Plans moving forward on proposed First People’s Center for Education
Date posted: March 12, 2013
SHERIDAN — The effort to build a new center for improving educational opportunities in Native American communities is set to move forward this week. After nearly a year of planning, the public unveiling of a feasibility study for a proposed institute and think tank at the north end of Sheridan will take place today.
For officials at the First People’s Center for Education, excitement over the institute is palpable.
“It really has the possibility to do innovative educational research,” said Charitina Fritzler, executive director of the education-focused and locally based operation.
Expected to open in 2017, the roughly 10,000 square foot building at the Wrench Ranch will be built on four acres of land donated to the center by Neltje and Butch Jellis.
The feasibility study, made possible largely by a planning grant from the Wyoming Business Council, sets the stage for the organization to begin its capital fundraising campaign in earnest.
Officially established as a nonprofit in 2004, the First People’s Center for Education began working with educators of Native American children in 1999. The organization was originally known as the National American Indian, Alaskan and Hawaiian Educational Development Center.
Based on the idea that schools in native communities often face unique challenges — including high teacher and administrator turnover, difficulties associated with recruiting and a general unfamiliarity of teachers with American Indian cultures — the center works to better prepare educators to take on the challenges facing the students they teach.
Currently, the center is actively involved with 19 public and private elementary schools in Alaska, Montana, Washington and Wyoming. Depending on the unique needs of the school, the organization works to strengthen educators’ teaching ability — a capacity known in the academic world as pedagogy — while imparting on them a strong understanding of their students’ cultural backgrounds.
“It’s that careful, exact intersection between content and pedagogy,” Fritzler said. “That’s what we pride ourselves on.”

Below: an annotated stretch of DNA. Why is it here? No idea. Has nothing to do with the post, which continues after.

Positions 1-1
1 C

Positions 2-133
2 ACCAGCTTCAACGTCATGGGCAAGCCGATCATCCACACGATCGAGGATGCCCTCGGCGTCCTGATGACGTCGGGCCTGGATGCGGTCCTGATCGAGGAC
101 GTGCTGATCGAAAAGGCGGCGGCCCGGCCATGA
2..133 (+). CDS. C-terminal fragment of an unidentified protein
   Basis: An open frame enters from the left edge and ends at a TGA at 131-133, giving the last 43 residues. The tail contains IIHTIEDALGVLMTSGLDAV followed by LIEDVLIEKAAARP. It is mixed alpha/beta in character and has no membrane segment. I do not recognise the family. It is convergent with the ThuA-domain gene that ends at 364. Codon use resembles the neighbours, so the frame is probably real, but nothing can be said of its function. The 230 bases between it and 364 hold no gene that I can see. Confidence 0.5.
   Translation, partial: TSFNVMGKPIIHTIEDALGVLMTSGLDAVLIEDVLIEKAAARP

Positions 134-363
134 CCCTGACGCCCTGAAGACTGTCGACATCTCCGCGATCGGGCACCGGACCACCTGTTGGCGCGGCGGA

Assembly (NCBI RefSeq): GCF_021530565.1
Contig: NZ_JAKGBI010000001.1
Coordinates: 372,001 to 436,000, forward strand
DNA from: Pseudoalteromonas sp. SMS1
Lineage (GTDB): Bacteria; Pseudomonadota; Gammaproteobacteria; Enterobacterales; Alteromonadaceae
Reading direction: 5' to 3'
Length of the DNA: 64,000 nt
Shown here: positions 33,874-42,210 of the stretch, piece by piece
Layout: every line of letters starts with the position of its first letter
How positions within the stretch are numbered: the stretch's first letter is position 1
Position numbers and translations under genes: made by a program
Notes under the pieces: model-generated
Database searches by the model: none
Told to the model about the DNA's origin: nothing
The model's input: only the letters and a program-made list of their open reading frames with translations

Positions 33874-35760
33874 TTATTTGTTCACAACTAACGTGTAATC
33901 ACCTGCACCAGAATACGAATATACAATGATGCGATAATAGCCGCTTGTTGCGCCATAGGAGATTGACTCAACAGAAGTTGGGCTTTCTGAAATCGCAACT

While many educators of native populations are well intentioned, center officials said their lack of knowledge about their students’ backgrounds can sometimes lead to a kind of cultural erosion.
As a result, the center works with educators to help them continue instilling in their students personal and academic lessons but within the context of their community’s heritage.
Contrary to what center officials said was a common misconception, the group does not work to impart its own curriculum on schools. Rather, it focuses on enabling educators to more effectively execute their existing plans of study.
“We don’t view ourselves as competition to any of the state education agencies,” said Director of Development Rod Trahan. “We see ourselves as a partner.”
Fritzler said the center’s forthcoming Sheridan Institute will allow the organization to draw on its wide network of education experts to help teachers and administrators from around the world better understand the complexities involved with teaching student bodies comprised mainly of indigenous peoples.
In addition to the feasibility study, city of Sheridan officials earlier this month applied for a $1.5 million infrastructure grant to expand services in the Wrench Ranch area.
The nonprofit center also accepts donations of both money and talent to further its mission.
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